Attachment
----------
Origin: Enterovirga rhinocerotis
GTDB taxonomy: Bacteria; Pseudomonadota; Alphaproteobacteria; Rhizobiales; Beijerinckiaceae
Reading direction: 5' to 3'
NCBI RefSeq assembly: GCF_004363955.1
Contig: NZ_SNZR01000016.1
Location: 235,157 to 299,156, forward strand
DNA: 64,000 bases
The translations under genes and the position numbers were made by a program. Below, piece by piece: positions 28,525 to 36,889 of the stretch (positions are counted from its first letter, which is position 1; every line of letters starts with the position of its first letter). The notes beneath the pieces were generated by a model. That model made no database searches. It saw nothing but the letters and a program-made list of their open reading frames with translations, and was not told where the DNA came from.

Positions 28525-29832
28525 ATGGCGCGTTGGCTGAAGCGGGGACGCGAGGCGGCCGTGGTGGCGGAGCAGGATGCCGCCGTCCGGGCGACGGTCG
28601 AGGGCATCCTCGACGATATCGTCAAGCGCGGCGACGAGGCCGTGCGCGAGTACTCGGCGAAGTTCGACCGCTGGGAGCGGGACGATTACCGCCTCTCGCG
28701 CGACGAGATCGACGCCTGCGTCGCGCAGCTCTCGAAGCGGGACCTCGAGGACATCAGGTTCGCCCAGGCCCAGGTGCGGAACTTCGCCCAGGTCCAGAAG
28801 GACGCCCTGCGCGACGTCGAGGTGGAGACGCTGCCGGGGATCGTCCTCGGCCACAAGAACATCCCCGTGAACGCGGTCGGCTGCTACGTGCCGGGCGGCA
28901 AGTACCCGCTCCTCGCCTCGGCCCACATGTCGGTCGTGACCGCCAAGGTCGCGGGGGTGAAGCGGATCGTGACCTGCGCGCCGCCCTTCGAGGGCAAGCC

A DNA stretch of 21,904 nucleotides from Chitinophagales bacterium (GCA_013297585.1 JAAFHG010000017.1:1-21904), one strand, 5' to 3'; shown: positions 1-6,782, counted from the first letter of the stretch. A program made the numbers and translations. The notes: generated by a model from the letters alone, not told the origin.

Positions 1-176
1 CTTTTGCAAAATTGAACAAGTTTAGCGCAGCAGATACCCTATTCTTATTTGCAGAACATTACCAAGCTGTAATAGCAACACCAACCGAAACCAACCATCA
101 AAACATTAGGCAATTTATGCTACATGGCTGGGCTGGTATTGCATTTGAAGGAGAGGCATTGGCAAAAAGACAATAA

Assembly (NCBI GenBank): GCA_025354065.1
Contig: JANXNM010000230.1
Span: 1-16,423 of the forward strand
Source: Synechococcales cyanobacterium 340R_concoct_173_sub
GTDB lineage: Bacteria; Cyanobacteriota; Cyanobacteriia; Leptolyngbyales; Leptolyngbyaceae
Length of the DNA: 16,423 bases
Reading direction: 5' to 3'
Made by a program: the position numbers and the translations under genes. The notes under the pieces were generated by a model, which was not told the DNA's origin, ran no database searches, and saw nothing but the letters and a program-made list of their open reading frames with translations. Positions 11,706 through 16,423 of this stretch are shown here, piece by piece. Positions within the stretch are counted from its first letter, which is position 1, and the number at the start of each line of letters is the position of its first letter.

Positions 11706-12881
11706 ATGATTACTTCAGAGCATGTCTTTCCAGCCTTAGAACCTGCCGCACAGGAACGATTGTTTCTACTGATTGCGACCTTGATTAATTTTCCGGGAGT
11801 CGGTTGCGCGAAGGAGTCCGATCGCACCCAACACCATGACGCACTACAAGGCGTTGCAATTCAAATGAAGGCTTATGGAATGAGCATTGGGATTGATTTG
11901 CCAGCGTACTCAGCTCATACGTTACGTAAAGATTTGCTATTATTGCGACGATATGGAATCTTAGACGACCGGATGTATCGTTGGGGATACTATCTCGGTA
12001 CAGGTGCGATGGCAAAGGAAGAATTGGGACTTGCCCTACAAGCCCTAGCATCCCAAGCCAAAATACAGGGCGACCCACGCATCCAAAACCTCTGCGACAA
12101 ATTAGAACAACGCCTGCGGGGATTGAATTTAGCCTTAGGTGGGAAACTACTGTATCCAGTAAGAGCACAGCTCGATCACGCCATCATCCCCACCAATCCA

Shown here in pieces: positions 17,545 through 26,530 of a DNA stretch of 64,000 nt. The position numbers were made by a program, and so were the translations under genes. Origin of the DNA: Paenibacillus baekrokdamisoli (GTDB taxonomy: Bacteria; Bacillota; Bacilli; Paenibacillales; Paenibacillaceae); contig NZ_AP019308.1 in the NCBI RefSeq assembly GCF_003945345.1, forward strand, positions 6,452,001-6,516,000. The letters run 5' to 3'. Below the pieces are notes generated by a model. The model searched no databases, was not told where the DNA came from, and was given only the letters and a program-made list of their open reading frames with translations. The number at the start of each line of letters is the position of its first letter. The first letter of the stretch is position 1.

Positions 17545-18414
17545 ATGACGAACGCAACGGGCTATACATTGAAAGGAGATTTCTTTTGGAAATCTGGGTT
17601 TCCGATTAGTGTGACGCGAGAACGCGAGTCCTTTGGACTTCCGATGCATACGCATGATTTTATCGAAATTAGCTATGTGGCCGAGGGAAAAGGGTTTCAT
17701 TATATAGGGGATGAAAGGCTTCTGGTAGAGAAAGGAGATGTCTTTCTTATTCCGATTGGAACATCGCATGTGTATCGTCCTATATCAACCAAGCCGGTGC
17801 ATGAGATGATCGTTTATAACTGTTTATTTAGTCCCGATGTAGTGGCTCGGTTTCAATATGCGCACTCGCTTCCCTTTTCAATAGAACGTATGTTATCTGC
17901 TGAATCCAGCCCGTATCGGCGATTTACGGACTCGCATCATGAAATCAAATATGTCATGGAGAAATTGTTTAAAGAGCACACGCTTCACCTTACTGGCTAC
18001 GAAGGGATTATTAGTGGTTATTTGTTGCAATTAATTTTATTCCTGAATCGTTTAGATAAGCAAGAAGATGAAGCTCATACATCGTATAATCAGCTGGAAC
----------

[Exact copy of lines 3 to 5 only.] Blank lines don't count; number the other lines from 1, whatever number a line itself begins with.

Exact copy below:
Reading direction: 5' to 3'
NCBI RefSeq assembly: GCF_004363955.1
Contig: NZ_SNZR01000016.1